Pacific Garbage Patch: There's a what?
As shocking as it sounds, yes, there is an island the size of Texas floating somewhere between California and Hawaii, and it's made entirely out of plastic bags and other "trash."
This floating island of trash is also known as the Pacific Trash Vortex, and it grows each day whenever people use plastic bags and other items they don't bother to reduce, reuse, and recycle.
The picture above shows the carcass of a bird which has decomposed, but the plastics ingested by the bird are still intact! I suppose gastrointestinal hydrochloric acid and other digestive enzymes are just not strong enough to break down all that trash spewed into the environment by humans.
Inevitably, some of the plastic bags end up in the ocean, killing birds and suffocating seas turtles and other marine life. Ever watched "Finding Nemo"? Instead of happy-go-lucky sea turtles with Australian accents surfing the warm currents, imagine those same cool surfer dude turtles gagging and suffocating, with their heads wrapped in a plastic bag they can't remove with their flippers, and then dying the slow agonizing death of drowning as they sink lifelessly into the ocean depths.
Melodramatic imagination aside, factually, plastic bags kill more than 100,000 sea turtles and other marine animals each year because they mistake them for food. A floating plastic bag looks just like a jelly fish, which turtles love to eat.
It is estimated that each square mile of ocean contains some 46,000 bits of plastic and a plastic bag in the environment won't decompose for more than 1,000 years. This means that the trash we throw away might be picked up by our grandchildren, just without the "grandpa/grandma wuz here" written all over it.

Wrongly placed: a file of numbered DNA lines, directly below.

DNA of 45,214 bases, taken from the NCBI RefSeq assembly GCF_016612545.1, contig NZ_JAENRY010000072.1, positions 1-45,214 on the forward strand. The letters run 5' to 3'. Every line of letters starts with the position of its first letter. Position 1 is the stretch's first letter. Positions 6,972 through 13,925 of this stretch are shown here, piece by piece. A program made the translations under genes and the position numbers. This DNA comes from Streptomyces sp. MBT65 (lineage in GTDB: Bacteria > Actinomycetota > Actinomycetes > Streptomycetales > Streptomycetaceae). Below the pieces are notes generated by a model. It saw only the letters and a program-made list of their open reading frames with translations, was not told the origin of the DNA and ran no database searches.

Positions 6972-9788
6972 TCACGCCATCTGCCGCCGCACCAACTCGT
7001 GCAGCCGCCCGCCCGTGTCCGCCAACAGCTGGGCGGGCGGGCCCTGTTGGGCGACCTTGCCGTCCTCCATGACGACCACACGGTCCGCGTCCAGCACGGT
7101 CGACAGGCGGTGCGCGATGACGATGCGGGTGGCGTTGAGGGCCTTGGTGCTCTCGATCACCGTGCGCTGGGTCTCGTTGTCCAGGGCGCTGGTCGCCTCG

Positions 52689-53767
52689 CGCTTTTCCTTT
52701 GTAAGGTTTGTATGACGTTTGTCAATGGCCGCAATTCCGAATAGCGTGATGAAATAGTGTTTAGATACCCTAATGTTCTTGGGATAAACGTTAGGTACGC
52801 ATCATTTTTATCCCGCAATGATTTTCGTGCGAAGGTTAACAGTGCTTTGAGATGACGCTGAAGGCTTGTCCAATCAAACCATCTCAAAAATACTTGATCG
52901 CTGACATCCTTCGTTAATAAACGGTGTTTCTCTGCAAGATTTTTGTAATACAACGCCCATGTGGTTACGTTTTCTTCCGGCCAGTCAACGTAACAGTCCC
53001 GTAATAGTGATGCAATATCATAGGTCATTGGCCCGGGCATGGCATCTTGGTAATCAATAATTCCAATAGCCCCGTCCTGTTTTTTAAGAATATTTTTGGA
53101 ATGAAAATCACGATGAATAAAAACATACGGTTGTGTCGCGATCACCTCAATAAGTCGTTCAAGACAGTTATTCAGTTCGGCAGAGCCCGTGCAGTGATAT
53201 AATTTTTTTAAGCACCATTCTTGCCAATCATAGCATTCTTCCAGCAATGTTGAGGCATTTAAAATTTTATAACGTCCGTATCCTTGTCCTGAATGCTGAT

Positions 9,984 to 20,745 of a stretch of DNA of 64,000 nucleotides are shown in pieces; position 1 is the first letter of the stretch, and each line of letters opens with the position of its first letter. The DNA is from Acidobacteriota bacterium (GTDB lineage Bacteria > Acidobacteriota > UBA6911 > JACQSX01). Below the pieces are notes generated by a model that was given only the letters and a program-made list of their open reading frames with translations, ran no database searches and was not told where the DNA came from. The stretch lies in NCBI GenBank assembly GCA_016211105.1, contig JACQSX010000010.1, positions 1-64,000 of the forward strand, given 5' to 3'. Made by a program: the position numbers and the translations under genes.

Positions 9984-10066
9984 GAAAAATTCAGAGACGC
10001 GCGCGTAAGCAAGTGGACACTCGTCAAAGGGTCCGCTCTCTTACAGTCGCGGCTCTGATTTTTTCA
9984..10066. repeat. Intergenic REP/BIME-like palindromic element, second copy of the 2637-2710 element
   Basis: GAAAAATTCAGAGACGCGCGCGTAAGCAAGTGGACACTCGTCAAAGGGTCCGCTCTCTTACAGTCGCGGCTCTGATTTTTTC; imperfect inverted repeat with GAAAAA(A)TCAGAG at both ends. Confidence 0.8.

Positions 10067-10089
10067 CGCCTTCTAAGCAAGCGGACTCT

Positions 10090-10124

Plastic bags are made from crude oil. It takes 430,000 gallons of crude oil to produce 100 million plastic bags. Think that's a big number? Think again. The U.S. goes through 380 billion of them a year. Some European countries have already banned the use of plastic bags, but for some odd reason, the U.S. is lagging behind such eco-friendly measures.
Paper bags are no better. More than 14 million trees are felled each year to make paper grocery bags. Manufacturing these paper bags are also an energy intensive enterprise not at all reflected in the really cheap prices of paper bags.
Plastic bags are not only an eyesore, they are quickly becoming an ecological hazard. So, please help protect and sustain the environment by using reusable canvas bags whenever you shop for groceries. Whenever possible, reduce, reuse, and recycle.